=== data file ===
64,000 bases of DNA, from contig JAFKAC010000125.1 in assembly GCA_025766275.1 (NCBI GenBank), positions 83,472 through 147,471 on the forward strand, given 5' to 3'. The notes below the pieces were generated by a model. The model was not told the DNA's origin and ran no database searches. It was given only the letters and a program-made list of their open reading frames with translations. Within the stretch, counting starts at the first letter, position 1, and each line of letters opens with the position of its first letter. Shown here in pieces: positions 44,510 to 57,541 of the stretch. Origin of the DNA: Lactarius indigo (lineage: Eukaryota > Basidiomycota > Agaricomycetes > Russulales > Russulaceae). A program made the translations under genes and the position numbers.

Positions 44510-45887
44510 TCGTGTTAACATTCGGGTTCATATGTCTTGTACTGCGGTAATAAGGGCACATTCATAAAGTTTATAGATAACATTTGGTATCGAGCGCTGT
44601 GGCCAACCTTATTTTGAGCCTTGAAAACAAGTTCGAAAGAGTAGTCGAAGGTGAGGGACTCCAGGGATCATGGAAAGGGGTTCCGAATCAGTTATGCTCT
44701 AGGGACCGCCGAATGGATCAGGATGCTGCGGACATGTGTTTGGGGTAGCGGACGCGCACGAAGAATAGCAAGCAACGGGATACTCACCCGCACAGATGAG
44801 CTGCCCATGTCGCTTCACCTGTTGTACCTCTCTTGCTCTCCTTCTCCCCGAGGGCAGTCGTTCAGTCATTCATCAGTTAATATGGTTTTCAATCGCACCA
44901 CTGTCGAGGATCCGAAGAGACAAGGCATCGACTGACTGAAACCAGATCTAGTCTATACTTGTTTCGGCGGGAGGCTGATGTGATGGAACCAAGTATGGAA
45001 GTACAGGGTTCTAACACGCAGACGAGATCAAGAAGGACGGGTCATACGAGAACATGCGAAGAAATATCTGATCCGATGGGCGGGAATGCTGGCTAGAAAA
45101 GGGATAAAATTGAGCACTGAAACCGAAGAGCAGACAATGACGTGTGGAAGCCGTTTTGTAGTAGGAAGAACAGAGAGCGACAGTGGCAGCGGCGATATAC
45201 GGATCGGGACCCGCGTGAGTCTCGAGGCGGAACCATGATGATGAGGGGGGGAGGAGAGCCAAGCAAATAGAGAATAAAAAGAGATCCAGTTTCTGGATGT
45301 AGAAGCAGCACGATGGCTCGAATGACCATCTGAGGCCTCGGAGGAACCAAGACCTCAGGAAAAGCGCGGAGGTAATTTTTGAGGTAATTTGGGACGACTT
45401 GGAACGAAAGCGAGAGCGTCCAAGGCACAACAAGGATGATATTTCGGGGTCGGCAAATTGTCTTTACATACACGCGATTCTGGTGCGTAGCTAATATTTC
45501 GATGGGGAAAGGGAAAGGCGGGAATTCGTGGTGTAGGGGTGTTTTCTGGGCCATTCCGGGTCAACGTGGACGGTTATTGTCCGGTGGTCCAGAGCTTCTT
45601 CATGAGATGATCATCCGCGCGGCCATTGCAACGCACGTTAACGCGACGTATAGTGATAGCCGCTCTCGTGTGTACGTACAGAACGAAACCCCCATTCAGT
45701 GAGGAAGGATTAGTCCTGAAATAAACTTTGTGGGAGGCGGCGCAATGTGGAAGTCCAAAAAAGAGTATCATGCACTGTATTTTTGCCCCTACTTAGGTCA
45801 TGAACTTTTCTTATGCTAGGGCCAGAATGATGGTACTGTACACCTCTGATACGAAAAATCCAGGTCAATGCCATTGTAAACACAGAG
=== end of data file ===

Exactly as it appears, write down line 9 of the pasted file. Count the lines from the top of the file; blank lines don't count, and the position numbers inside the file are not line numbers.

45101 GGGATAAAATTGAGCACTGAAACCGAAGAGCAGACAATGACGTGTGGAAGCCGTTTTGTAGTAGGAAGAACAGAGAGCGACAGTGGCAGCGGCGATATAC